Bureau of Land Management’s sage-grouse plans affirm commitment to managing public lands to support Western communities
Additional documentation highlights collaboration and use of best available science
GRAND JUNCTION, Colo. – The Bureau of Land Management announced today it will publish six final supplemental environmental impact statements (SEISs) for the management of Greater sage-grouse habitat on public lands in seven Western states. This effort further supports the collaborative process undertaken in 2019 to develop plans that reflected the needs of Western communities and sagebrush-steppe habitat.
The final SEISs address issues identified in an October 16, 2019, order issued by the U.S. District Court for the District of Idaho, which issued a preliminary injunction on the implementation of 2019 BLM sage-grouse plans in Idaho, Wyoming, Colorado, Utah, Nevada/northeastern California, and Oregon.
“The 2015 plans took a one-size-fits-all approach that did not meet the unique needs of each state. The Trump Administration’s 2019 plans better align the BLM’s management of sage-grouse habitat while addressing the circumstances and needs of each individual state,” said Principal Deputy Assistant Secretary for Land and Minerals Management Casey Hammond.
The final SEISs explain in greater detail how the range of alternatives analyzed in the 2019 EISs were developed, the incorporation by reference of the effects analysis from the 2015 EISs, and how best available science was used. After a thorough review of additional scientific studies and information submitted in comments on the draft versions of the SEISs, the BLM has concluded that there are no conflicts with the range of conservation measures considered in the 2019 planning process, including those in the National Technical Team and Conservation Objective Team reports.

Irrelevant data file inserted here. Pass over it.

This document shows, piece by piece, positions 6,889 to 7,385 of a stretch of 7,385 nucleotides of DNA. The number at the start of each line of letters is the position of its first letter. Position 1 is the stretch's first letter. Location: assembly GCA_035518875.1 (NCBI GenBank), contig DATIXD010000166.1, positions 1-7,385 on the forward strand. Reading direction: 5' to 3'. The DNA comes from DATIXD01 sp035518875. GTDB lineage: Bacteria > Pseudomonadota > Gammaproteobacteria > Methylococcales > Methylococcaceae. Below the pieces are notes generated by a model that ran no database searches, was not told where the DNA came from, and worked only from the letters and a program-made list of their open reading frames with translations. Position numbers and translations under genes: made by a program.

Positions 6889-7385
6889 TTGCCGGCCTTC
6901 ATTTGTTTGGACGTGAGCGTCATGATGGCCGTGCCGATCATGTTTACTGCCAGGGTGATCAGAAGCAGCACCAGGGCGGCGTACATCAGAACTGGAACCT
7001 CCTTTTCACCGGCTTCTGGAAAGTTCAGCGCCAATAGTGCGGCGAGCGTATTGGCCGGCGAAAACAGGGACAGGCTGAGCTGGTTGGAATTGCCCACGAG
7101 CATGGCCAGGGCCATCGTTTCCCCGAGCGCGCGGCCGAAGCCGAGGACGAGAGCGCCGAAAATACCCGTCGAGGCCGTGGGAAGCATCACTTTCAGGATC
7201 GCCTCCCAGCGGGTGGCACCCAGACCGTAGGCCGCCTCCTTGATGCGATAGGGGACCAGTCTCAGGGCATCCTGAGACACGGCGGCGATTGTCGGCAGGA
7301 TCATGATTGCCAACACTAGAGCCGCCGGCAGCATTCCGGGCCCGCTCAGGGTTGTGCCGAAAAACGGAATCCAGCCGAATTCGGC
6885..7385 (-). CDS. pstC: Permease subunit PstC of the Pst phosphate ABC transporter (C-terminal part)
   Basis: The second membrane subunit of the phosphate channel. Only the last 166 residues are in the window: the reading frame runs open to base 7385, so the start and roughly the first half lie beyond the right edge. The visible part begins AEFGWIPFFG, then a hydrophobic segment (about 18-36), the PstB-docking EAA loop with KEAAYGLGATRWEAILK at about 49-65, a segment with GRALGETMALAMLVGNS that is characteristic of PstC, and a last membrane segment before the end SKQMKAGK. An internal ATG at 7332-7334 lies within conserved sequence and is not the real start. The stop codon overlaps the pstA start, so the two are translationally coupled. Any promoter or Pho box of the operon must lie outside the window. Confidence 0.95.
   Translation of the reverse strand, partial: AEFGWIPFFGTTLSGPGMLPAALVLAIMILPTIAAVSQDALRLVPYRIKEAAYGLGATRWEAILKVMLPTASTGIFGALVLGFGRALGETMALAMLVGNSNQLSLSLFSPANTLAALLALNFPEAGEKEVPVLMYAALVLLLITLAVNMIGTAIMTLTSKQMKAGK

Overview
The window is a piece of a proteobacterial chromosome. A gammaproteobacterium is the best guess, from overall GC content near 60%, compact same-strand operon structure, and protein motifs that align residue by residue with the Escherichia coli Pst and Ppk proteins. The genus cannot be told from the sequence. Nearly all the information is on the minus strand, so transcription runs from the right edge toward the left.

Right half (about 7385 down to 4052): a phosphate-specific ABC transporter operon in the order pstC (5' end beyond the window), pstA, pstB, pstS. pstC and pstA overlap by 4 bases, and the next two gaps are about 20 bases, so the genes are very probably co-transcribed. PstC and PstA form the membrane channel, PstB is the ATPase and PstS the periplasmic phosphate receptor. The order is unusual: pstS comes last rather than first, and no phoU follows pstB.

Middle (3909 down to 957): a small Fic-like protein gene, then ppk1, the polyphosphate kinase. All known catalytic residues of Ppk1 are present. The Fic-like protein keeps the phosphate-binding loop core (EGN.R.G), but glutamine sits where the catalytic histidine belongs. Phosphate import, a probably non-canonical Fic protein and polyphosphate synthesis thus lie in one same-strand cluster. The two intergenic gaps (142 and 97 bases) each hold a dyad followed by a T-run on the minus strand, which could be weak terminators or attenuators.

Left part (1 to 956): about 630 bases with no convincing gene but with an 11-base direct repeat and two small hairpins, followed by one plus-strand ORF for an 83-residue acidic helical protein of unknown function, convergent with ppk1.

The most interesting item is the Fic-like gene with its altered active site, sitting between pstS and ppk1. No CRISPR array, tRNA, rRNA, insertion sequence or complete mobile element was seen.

States primarily manage wildlife species, and federal agencies like the BLM manage wildlife habitat. The 2019 plans were adopted after months of close coordination and cooperation with state governments in the affected states. The goal was to better align BLM plans for managing habitat with state plans for conserving the species, including state plans for compensatory mitigation, while addressing the circumstances and needs of each individual state.
The 2019 plans received bipartisan support from the governors who sought changes to the 2015 plans for their respective states.
In Fiscal Year 2020, the BLM invested over $37 million in treating and restoring sagebrush-steppe habitat on 584,000 acres of public lands. Since 2013, the Bureau has devoted $300 million to sagebrush habitat conservation and restoration. In response to Executive Order 13855 and Secretary’s Order 3372, the BLM has also proposed a number of changes that would increase its ability to respond to the threat of wildfire, disease and habitat loss on public lands in a timely manner, and authorize removal of encroaching vegetation from sage-steppe landscapes in need of restoration, enhancement or maintenance.
This year, we invite everyone to reimagine your public lands as we celebrate 75 years of the BLM’s stewardship and service to the American people. The BLM manages approximately 245 million acres of public land located primarily in 12 Western states, including Alaska. The BLM also administers 700 million acres of sub-surface mineral estate throughout the nation. The agency’s mission is to sustain the health, diversity, and productivity of America’s public lands for the use and enjoyment of present and future generations.